Don’t blame PowerPoint for a boring presentation. The problem with today’s typical business presentation is NOT PowerPoint. The storyteller is the problem, the presenter who creates wordy, text-heavy slides and uses dull, convoluted jargon and buzzwords.
In a previous column titled, Jeff Bezos and the end of PowerPoint as we know it, I made the point that Bezos as well as other well-known business leaders are using a more visually engaging method of delivering presentations and doing so with the aid of traditional presentation software. Some readers blamed PowerPoint for bad presentations. I disagree. If used creatively, PowerPoint is a fabulous tool to present ideas that are clear, memorable, and engaging.
Recently I visited my nephew who attends the University of Oregon. He said he loves one class where the professor uses engaging images, photographs, and multi-media in his PowerPoint slides. He says another professor in a separate class uses a PowerPoint style full of text and bullet points. In the former class he stays until the end of the lecture. In the latter, he leaves early and catches up with notes online. The problem is the second professor uses PowerPoint slides as a repository for notes.
According to Garr Reynolds, author of Presentation Zen, “Slides are slides. Documents are documents. They aren’t the same thing. Attempts to merge them result in what I call the ‘slideument.’ The creation of the slideument stems from a desire to save time. People think they are being efficient—a kind of kill-two-birds-with-one-stone approach. Unfortunately the only think ‘killed’ is effective communications.”
I was honored to endorse the 2nd edition of Presentation Zen because I believe in Reynolds’ philosophy and his approach to creating visually engaging slides. Reynolds believes that despite all the tools available to presenters today, storytelling has a long way to go. “While presentation technology has evolved over the years, the presentations themselves have not necessarily evolved. Today, millions of presentations are given every day with the aid of desktop applications such as PowerPoint and Keynote…Google Docs and Prezi. Yet, most presentations remain mind-numbingly dull.”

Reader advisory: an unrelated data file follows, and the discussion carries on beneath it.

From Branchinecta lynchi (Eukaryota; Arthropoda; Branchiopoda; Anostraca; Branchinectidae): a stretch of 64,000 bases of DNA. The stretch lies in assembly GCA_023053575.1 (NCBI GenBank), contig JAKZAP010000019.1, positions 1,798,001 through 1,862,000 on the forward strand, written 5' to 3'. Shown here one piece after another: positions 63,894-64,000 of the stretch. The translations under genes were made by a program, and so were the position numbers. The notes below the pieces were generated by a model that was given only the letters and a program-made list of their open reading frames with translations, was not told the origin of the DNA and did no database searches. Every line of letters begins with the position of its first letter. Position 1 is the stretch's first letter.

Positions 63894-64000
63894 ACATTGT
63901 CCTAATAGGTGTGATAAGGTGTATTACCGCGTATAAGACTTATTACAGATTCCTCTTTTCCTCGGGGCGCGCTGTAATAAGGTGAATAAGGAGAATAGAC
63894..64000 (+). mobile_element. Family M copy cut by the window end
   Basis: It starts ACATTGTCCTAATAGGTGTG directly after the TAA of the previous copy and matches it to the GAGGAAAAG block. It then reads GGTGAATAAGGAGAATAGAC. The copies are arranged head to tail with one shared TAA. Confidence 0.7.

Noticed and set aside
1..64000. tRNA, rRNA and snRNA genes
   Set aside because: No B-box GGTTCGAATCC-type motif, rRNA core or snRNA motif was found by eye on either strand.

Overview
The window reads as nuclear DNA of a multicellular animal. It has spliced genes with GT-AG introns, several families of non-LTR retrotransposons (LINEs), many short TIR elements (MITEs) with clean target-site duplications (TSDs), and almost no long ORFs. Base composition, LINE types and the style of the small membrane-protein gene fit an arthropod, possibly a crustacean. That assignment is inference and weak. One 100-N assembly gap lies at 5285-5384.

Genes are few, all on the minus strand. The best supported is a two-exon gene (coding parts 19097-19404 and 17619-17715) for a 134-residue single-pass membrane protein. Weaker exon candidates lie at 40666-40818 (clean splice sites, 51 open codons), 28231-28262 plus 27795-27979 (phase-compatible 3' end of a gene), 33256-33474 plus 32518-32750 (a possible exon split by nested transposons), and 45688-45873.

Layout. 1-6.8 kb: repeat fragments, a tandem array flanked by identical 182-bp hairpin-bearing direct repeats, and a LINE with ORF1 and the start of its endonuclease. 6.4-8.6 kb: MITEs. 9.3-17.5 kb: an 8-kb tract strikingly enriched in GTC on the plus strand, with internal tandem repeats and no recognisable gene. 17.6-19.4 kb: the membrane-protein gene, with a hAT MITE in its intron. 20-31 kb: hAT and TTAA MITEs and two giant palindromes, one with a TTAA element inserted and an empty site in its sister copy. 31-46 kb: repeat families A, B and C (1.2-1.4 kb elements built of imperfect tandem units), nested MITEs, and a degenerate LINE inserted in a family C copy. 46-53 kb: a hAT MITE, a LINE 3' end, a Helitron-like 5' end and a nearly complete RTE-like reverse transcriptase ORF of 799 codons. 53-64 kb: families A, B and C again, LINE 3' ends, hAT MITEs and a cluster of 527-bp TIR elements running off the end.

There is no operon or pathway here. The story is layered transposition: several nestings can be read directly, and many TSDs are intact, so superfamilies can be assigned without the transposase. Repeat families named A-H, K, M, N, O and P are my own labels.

I co-presented with Reynolds at an event in Japan and, despite my own experience with delivering presentations, I learned a lot. All of us have room to improve the way we give presentations and that’s why I seek out designers who think visually for a living. Two such people are Yancey Unequivocally and Cory Jim, co-owners of presentation design firm, Empowered Presentations. Recently, Yancey showed me some fabulous examples of before-and-after slides created in PowerPoint. I’ve included the slides below.
The first before-and-after is a typical example of what happens when many presenters hear the advice, “add pictures to your slides.” They will keep all their bullet points and add a picture to the slide. If you still do this, don’t be hard on yourself. It’s exactly what I used to do before I started studying the science and the art of presentation design. But there is a better way as you can see the in the next slide. Empowered Presentations created one slide for each of the four statistics on the “before” slide (I only included one of the slides below). This particular presentation was part of a pitch to land a $1.5 million contract. There were twenty other bidders for the contract, most of whom used bulleted, wordy PowerPoint slides. Guess who won the contract?